Global industrial demand accounts for more than 50% of total silver demand. Silver has distinctive physical and chemical properties that make it an essential and irreplaceable component in numerous industrial applications including – batteries, medical technology, photography, and catalysts. Silver is one of the world’s best conductors of electricity and is used in electronic components of common items such as solar panel photovoltaic cells, computers, televisions, and cell phones. The exponentially growing demand for new electronics will require ever more silver to meet it. Modern life could not exist without silver.



Silver supply is primarily driven by mined silver production. It accounts for approximately 80% of global supply. Only around 30% of silver produced globally comes from ‘silver only’ mines. The remaining 70% is a by-product of lead/zinc, copper, gold, and other operations. The world’s largest silver mining countries are Mexico, Peru, and China.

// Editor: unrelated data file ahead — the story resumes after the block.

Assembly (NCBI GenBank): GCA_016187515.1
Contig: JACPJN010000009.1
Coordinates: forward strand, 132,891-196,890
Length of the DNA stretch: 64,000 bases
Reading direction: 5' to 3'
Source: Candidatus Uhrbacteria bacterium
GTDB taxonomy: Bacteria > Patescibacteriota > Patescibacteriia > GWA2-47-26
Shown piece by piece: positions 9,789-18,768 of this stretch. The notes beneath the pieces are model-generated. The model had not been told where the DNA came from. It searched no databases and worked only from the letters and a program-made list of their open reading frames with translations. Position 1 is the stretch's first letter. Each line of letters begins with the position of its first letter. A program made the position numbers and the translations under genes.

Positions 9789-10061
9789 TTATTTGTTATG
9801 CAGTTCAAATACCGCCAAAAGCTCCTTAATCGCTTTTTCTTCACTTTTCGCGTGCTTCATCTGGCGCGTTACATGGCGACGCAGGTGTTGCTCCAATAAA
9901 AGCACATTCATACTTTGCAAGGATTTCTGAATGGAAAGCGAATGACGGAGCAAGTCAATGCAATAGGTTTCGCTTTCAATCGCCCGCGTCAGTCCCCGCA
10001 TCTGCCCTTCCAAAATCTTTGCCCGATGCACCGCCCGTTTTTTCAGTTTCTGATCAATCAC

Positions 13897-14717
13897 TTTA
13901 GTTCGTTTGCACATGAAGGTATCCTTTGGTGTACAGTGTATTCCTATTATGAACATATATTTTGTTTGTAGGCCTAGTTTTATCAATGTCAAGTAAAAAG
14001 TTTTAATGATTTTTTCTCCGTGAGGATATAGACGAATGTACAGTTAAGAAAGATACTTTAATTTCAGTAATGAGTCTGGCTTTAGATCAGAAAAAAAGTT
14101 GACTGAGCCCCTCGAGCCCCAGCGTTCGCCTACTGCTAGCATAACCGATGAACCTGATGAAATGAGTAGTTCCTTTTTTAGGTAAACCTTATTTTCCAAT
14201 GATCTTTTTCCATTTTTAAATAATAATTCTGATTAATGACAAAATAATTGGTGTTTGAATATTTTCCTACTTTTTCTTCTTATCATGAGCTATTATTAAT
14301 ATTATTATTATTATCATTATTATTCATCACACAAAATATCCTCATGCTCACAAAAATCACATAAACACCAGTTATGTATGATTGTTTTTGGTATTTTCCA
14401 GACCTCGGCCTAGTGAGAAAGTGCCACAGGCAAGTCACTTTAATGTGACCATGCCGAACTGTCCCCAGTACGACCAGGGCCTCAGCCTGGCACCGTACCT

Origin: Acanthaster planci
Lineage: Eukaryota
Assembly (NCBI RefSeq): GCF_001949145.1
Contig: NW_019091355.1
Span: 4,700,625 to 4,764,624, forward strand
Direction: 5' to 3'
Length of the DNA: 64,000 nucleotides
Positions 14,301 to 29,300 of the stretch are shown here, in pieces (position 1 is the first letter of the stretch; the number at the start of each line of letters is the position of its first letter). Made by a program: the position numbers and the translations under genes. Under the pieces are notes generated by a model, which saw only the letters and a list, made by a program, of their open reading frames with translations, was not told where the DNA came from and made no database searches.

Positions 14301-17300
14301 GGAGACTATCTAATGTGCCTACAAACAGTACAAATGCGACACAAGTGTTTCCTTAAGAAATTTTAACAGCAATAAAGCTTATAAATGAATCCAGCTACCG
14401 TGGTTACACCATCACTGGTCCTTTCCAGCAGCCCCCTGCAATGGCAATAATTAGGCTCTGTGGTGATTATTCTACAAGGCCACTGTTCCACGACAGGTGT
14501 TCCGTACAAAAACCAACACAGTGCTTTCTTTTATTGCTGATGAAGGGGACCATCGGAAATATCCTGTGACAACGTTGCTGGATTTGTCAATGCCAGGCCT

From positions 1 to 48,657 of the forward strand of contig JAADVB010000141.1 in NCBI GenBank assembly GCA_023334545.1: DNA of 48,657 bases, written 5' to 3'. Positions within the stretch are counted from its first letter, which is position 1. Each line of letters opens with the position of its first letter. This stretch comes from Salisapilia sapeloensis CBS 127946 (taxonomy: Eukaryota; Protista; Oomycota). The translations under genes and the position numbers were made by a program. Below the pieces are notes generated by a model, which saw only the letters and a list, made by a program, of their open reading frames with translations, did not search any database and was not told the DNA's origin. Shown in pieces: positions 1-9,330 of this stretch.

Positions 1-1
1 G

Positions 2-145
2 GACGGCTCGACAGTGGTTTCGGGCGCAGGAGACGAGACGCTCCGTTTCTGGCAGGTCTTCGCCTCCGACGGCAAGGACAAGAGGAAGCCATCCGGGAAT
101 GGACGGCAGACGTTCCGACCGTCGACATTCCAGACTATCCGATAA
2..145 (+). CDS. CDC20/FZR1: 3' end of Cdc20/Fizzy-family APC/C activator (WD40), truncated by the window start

Recycling accounts for the balance of the world silver supply. Industrial recycling being the largest source of non-mined silver. The amount of recycled silver is increasing as demand rises.

With silver supply always chasing an ever-increasing demand, silver prices are set to keep rising.


Total silver production from pre-history till now is estimated by the U.S. Geological Survey (USGS) to have been about 1,411,475 metric tons. However, 634,199 tons have been lost through history to corrosion or to landfills. The USGS estimates that the United States only has 25,000 metric tons of silver in the ground left to extract.


Silver has been used as a currency since earliest recorded history. Large-scale silver mining developed in Anatolia by 3000 BC. This was to meet the demand from the first ancient city states, which used the metal as a common medium of exchange.

In 1200 BC, Athens opened the Laurium silver mines. The discovery and exploitation of the massive silver seams at nearby Laurium enabled ancient Athens to finance an army and navy, and win control of the Aegean from the Persians.